When a teen comes out
Zach Lundin considers himself lucky. It was relatively easy, he says,
to tell his parents he was gay. His folks are open-minded, and Zach's a
student at Lakeside School, an independent school in north Seattle that
celebrates diversity and emphasizes acceptance and tolerance. What's
more, Zach adds, "My mom's a hairdresser; I was raised around
homosexuality my whole life."
But even for Zach, now a high school junior, coming out was far from stress-free. He was 14 and he'd already come out at school. It was becoming increasingly difficult to live openly and freely in class but keep up a clandestine existence at home. His relationship with his parents had started to decline ("there was such a huge aspect of myself they didn't know about"), and his schoolwork began to suffer.
So he opted for honesty. "My mom had a little trouble at first," Zach says. "And my dad thought it was a phase. For a few months, he'd point out attractive girls. Finally I said, 'Look, I don't like girls. Sorry.'"
Zach's struggles would no doubt sound mild -- enviable, even -- to other gay and lesbian youth whose quests for support from families and schools remain elusive at best; destructive at worst.
For even in the age of "Will & Grace," "Queer Eye for the Straight Guy" and Sheryl Swoopes, coming out's still a considerable challenge -- particularly for teens.
On the one hand, the social and cultural climate for homosexuals has become more tolerant. Take, for example, Marysville-Pilchuck High School in Marysville. Five years ago, when students wanted to form a Gay-Straight Alliance, or GSA -- a student-run club that provides a safe place for students to meet -- the principal insisted on running it, claiming she didn't want to put anyone else on the staff in such a difficult position. This year, there's a new GSA and a new principal at the school -- and English teacher Anna Kruse is the adviser.
"The reaction to the group has been much more positive, and the level of acceptance is better," Kruse says. "We've become more open about sexuality."
Today's gay and lesbian community is more visible, which makes young non-heterosexuals feel they are not alone, says Christopher Martell, an author and clinical associate professor of psychology at the University of Washington. "The whole dialogue over gay marriage would have been unheard of 20 years ago," Martell says.
And resources are everywhere. Seattle Public Schools, for example, encourages all its high schools to either form GSAs or provide some form of student support groups for gay, lesbian, bisexual, transgender and questioning students. Seattle-area support organizations for gay and lesbian youth include the Washington GSA Network; Lambert House, an activities and resource center; PFLAG, Parents, Families and Friends of Lesbians, Gays, Bisexuals and Transgenders; and GLSEN, the Gay, Lesbian and Straight Education Network.
The increase in visibility and support has made it easier for teens to come out at younger ages, according to Caitlin Ryan, a researcher and clinical social worker at San Francisco State University. Kids today typically come out between ages 14 to 16; in the '70s, young people came out between ages 19 and 23, she says. "Historically, there was great cognitive isolation about homosexuality; information was not available," Ryan says. That information, she adds, helps kids figure out -- earlier -- what it is they're feeling.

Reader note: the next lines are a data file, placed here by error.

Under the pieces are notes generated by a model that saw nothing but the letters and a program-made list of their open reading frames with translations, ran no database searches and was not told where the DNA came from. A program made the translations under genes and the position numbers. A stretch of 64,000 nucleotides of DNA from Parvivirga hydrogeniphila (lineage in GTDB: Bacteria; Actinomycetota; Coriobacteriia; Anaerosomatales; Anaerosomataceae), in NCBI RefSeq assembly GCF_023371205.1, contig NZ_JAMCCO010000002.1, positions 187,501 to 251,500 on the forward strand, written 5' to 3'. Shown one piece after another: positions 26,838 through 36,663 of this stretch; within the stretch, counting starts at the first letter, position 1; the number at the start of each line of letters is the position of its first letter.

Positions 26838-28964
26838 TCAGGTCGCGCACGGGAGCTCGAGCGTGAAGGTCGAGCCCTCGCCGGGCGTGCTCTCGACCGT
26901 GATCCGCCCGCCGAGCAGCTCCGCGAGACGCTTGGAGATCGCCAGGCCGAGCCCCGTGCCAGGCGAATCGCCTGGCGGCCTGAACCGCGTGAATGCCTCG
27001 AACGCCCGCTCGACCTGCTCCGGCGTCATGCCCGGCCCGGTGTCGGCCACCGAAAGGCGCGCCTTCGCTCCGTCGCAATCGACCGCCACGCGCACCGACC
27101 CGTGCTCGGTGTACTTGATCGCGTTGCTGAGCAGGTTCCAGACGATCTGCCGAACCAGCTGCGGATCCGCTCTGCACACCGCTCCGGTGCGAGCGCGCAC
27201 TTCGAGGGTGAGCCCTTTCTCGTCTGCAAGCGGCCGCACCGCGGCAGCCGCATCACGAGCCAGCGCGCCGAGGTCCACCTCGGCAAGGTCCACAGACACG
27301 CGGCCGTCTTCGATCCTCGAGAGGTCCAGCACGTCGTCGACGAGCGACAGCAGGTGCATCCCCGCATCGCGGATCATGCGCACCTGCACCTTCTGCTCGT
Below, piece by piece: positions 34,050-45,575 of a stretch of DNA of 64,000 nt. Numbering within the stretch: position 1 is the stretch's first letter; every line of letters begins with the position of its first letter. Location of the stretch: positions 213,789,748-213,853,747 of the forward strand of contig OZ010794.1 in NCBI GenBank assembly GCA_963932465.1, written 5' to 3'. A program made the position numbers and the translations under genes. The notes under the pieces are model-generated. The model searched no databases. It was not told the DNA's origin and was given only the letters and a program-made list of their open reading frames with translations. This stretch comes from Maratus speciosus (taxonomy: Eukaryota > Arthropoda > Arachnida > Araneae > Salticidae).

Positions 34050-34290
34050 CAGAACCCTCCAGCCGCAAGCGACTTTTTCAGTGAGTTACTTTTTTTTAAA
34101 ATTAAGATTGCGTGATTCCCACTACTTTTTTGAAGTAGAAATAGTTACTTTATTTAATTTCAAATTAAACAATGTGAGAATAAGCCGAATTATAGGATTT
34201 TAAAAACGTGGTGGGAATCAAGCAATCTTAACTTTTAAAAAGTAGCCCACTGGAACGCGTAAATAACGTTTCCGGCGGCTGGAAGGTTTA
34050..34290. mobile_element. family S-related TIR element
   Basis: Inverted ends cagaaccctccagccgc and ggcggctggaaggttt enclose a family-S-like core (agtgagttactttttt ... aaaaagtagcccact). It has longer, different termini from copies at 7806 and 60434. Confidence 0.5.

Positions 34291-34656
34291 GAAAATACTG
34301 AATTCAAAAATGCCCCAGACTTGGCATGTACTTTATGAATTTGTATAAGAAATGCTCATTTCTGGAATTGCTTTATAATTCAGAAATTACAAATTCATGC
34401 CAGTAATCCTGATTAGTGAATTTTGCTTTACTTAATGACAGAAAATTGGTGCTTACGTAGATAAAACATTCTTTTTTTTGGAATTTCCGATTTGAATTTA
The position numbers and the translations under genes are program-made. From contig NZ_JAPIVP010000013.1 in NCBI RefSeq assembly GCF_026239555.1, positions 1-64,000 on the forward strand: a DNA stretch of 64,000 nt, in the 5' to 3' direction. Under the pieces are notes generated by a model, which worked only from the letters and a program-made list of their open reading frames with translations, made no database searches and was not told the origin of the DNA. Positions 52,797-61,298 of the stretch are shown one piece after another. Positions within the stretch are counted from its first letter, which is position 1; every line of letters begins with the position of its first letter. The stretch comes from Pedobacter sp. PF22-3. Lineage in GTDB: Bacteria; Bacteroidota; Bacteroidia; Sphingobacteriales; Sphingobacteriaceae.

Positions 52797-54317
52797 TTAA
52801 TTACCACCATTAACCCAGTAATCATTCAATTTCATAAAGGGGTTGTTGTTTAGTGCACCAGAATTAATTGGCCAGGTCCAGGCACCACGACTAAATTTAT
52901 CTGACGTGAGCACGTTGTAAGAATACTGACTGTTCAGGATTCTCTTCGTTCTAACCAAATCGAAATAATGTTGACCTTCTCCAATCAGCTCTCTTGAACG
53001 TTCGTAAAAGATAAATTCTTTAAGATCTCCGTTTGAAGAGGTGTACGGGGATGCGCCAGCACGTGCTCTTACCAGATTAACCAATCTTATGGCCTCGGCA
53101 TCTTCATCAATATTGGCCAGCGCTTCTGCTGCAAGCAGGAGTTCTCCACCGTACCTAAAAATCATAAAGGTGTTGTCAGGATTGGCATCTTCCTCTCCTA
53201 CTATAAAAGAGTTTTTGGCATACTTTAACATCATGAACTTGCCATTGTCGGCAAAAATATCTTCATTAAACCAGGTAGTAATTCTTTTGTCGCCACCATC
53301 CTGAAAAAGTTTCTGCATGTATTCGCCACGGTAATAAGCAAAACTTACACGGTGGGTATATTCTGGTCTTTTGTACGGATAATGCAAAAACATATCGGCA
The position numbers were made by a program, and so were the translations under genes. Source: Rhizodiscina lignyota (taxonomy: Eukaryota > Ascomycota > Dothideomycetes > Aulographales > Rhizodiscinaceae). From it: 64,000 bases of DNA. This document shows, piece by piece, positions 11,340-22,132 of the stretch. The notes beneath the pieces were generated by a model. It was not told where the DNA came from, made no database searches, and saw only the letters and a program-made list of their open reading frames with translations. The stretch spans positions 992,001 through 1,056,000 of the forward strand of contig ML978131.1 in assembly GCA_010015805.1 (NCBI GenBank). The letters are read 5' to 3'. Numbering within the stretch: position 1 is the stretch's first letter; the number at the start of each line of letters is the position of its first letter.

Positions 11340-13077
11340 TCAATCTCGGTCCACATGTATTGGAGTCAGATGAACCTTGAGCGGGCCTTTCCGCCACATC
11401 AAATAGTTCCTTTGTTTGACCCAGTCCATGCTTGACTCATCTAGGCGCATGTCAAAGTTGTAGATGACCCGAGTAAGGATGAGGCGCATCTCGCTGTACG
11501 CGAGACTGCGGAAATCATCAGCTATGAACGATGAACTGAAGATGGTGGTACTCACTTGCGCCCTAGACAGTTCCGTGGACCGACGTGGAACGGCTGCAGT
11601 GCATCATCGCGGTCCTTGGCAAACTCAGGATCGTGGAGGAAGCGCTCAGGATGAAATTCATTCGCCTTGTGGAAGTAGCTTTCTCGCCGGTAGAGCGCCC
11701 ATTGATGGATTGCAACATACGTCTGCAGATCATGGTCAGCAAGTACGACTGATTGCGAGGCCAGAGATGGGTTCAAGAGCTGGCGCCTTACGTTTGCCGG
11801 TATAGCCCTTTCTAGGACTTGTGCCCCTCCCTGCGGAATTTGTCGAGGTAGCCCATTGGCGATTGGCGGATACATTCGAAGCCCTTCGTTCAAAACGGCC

Yet society's has changed just so much. Cruel epithets still echo through school halls. Kids snicker "fag" and "that's so gay." GSA signs at Marysville-Pilchuck High still get ripped down. And there are parents -- even educated, upper-middle-class, "Will & Grace"-watching parents -- who still reject their kids when they reveal that they are gay. "The reality some students face is that it's still not OK to be out," says Ann McGettigan, executive director of the Seattle Counseling Service.
While liberal regions of the U.S. have become more moderate, conservative areas have become more entrenched in their churches and in traditional mindsets, says Pepper Schwartz, University of Washington professor of sociology and author of Everything You Know About Love and Sex is Wrong. "Conservative churches preach against gay marriage," she says. "They make it an issue."
Homophobia continues in many schools
And not every school is as open as Lakeside. At Marysville-Pilchuck High, several members of the school's Gay Straight Alliance are struggling. One gay student fights depression, says Kruse, while another is transferring to an alternative school.
At one public high school in Seattle's south end, coming out is still unthinkable, as an outreach team from Lambert House learned. "The school nurse told us it's not at all safe for kids there to be openly homosexual; they'd be beaten up," says Ken Shulman, Lambert House executive director.
It wasn't safe for Wendy Wartes' son, Ruslan (now in his 20s), to come out at his Woodinville high school, either. Wartes and her husband adopted Ruslan, an exchange student from the Ukraine, after he graduated from that school. "The atmosphere there was not welcoming to gays," Wartes says. "Ruslan was hearing gay slurs all the time."
It's not unusual for kids to decide against coming out in an academic environment that puts up with slights and insults, according to Beth Reis. Reis is co-chair of the Safe Schools Coalition, an organization that works with schools to help them become safer places for gender non-conforming students as well as heterosexual kids.